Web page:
When moderator Melissa Griffin asked for a show of hands at last Thursday’s debate regarding the Lee pension measure, all the candidates raised hands in support (leading Griffin to quip that if Tony Hall were there, he’d be the exception). Adachi’s presence in the remaining debates, and the message of his future campaign literature, inextricably links the pension ballot measures to the mayor’s race.

This could not be worse news for the other candidates.

For example, Dennis Herrera has attacked Lee for “not being his own man,” and has questioned Lee’s performance as head of the Department of Public Works. These are the areas where Herrera’s forces see Lee as vulnerable.

But Herrera gains nothing from talking about pension reform because his position is the same as Lee’s. And unike the Mayor, he cannot take credit for putting together the rival ballot measure to Adachi’s.

Lee is happy to have the campaign be about pension reform, because it reminds voters that he is the candidate who successfully united business, labor and the Board of Supervisors around a pension reform proposal. And the more Adachi attacks the Lee pension reform measure, the more labor and other key allies of the initiative become vested in establishing that Lee took the right approach (and Sean Elsbernd will not remain silent while Adachi bashes the consensus pension reform measure on the Westside).

John Avalos and David Chiu can also claim some “ownership” of the pension reform agreement – but Herrera, Leland Yee, Bevan Dufty, and Michela Alioto-Pier cannot. And as I have repeatedly noted, the differences on issues are not as obvious as in past mayoral elections (with only Avalos clearly to the left), so that the media and debate questioners are more likely to focus on the pension issue which gives Adachi a chance to argue with his rivals.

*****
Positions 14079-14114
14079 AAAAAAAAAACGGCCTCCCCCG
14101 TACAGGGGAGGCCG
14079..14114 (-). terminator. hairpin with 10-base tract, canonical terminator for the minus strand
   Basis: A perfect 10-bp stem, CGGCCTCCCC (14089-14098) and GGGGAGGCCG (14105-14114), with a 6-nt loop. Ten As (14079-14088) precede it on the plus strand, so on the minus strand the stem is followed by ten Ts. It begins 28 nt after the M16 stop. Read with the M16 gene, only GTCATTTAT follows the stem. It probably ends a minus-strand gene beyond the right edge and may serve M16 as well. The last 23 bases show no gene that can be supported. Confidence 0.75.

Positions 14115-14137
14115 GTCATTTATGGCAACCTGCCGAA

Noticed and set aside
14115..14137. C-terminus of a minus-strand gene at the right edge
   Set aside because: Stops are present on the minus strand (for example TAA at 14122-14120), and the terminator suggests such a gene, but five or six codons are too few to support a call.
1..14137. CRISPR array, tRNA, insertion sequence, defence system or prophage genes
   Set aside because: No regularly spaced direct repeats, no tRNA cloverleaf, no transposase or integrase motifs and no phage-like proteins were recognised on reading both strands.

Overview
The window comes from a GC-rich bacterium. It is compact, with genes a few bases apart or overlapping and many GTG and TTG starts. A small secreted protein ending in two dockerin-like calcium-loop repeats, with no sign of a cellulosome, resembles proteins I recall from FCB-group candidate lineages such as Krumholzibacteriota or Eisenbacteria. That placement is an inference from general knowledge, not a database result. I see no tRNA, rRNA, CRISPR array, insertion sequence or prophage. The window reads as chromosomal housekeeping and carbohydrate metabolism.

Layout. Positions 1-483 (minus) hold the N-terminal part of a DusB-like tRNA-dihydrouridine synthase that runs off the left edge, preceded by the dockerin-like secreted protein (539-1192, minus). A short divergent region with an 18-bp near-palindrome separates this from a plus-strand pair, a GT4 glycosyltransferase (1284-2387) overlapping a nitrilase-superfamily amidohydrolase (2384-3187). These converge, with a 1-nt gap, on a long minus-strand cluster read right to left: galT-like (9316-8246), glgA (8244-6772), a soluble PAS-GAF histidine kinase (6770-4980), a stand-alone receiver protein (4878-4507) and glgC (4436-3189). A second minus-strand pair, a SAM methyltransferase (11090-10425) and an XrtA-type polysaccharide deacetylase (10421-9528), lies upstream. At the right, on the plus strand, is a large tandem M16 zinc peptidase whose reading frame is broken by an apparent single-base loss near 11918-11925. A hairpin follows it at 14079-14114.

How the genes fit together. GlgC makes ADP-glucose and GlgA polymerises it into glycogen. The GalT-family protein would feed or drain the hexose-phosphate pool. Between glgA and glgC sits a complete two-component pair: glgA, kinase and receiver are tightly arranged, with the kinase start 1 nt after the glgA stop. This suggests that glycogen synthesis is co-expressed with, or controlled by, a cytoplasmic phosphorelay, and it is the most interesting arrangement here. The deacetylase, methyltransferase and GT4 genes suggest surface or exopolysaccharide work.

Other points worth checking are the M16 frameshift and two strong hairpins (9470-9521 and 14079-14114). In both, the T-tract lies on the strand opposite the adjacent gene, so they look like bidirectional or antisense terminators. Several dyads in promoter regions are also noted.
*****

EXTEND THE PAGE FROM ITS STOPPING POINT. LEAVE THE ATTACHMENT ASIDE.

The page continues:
Another Broken Pledge

Lee’s greatest vulnerability is voter resentment over his broken pledge not to run. This hasn’t prevented Lee from taking a huge lead in polls, and now Adachi can be the one explaining why he ran after insisting that his pension reform quest had nothing to do with him running for mayor.

My first reaction upon hearing that Adachi had picked up filing papers was to think, “Nathan Ballard (manager of the campaign against Adachi’s measure) must be licking his chops.” And within minutes Ballard was already quoted: “All along I've been saying that his interest in pension reform is nothing but a Trojan horse for his desire to run for the top job. He has succeeded in gaining notoriety for his pension reform efforts, and he is hoping to parlay that into a ticket to Room 200.”

Those who thought Ed Lee’s broken pledge would remain a major issue through Election Day did not consider that there would be forces making this case just as forcefully against another candidate. And considering some media have unfairly thrown Bevan Dufty’s broken pledge not to accept large donations into the mix, Adachi’s candidacy just contributes to the view that all politicians change their minds and that this is not what the mayor’s race is about.

Finally, Adachi’s entry crowds the field even further, which makes it harder for the stronger candidates to get enough space in debates to put Lee on the defensive. And considering the strained relationship between Adachi and Herrera, any sparks that do fly are likely not to involve Lee.